The story of SimpleGeo is a familiar one: two founders — Matt Galligan and Joe Stump — set off to create location-based games, only to find that the tools they wanted to use to build their apps didn’t exist yet. So they switched gears and decided to build what they wished they had: a suite of tools optimized for the creation of location-based services (which was probably a good call given the explosion of location-aware mobile devices).
The startup launched almost exactly one year ago, and now offers products including ‘Places’ (a database of POIs) and ‘Context’, which lets developers query for data relevant to a given location, like the local weather. And now, they’re ready for what Galligan calls the company’s “grand unveiling”, explaining that it’s what they’ve been focused on for the last year: SimpleGeo Storage, which will be going live tomorrow.
‘Storage’ is a new, hosted database that developers can use to store and quickly retrieve data that has location information associated with it. And Galligan says that it has some key optimizations that make it significantly faster than other available database solutions. During a month-long beta-test with multiple partners, SimpleGeo saw 99% of spatial queries with processing times of less than 100ms (and engineer Mike Malone says that average was more like 20ms).
So what makes SimpleGeo Storage different from other database solutions that have been used for location-related apps? First, there’s the fact that it’s hosted, so developers can outsource their infrastructure issues (all data is replicated in at least two datacenters). It’s also distributed using Cassandra, so there’s no single point of failure. Storage is actually hosted on AWS, so it’s a ‘cloud built on a cloud.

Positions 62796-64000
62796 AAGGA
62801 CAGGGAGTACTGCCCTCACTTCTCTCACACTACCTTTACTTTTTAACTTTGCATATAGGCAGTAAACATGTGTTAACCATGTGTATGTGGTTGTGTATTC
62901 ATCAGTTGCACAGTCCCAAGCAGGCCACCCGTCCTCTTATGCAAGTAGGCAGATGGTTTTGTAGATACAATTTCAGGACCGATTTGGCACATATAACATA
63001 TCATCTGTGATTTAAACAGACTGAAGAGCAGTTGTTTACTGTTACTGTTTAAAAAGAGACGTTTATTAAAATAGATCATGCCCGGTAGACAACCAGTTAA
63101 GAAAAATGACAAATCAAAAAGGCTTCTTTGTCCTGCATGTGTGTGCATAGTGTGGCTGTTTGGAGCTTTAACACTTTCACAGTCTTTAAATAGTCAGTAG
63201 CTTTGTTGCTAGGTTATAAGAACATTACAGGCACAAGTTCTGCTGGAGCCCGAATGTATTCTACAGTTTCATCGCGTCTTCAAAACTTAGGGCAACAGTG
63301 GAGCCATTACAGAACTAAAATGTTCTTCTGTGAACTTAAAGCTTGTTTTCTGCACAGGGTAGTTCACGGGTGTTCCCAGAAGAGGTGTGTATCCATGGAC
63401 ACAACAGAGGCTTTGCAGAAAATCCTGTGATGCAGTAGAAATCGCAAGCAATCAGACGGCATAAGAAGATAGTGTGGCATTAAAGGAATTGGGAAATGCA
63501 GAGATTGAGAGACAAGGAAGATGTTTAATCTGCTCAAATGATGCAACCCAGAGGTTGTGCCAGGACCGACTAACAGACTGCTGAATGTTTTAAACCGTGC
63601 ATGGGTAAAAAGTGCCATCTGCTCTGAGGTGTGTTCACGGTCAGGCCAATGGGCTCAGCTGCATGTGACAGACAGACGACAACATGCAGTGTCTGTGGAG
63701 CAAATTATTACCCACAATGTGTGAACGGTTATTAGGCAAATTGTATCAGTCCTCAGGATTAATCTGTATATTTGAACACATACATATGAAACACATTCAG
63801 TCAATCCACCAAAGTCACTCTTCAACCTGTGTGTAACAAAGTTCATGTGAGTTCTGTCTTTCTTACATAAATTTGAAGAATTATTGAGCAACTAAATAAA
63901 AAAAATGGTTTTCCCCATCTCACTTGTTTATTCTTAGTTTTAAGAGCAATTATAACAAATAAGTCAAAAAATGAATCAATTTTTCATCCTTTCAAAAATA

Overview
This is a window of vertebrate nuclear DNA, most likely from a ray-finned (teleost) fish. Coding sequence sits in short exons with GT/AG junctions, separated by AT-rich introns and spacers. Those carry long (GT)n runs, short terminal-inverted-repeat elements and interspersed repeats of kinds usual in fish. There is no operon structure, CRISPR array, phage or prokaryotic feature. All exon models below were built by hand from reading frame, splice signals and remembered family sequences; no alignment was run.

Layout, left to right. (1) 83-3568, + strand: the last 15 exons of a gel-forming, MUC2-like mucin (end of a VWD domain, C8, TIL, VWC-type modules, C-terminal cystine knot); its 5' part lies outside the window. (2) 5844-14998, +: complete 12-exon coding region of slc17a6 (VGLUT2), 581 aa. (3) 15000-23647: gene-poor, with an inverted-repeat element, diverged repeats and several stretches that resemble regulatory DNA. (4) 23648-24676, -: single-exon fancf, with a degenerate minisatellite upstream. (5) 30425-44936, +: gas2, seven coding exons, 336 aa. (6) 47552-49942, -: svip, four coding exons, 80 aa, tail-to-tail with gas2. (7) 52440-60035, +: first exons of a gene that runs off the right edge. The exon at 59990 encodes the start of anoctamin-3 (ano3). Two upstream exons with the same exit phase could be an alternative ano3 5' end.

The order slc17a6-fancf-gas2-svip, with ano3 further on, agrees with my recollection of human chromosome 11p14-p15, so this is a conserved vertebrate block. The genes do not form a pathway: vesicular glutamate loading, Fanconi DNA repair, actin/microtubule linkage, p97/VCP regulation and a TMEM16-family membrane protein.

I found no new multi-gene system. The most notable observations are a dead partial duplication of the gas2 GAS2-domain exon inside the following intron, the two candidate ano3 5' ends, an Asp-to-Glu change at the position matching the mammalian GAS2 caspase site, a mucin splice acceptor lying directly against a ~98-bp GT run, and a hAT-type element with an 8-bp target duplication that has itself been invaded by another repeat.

Galligan says that Storage also has special optimizations related to dealing with location — it uses a tree structure for managing data which allows for efficient queries. It isn’t the only database to do this — PostGIS, for example, uses R-trees — but Galligan points out that even if PostGIS could match SimpleGeo Storage’s sub-100ms processing times with ease, it doesn’t include the same pre-baked APIs, reliability, or scalability afforded by SimpleGeo.
As a hosted service SimpleGeo is charging based on usage (there aren’t any plans to open-source the database). Storage is 25 cents per thousand data calls, and 10 cents per thousand records stored.
Galligan is very optimistic about the future of the product: he points out that location information can be attached to a huge number of things, from transactions to virtual goods, to mobile phones. And he’s hoping that SimpleGeo becomes the definitive solution for managing this data. However, SimpleGeo isn’t alone in this question — other developer-focused location tools include Location Labs, and Microsoft’s Azure has some location tools as well.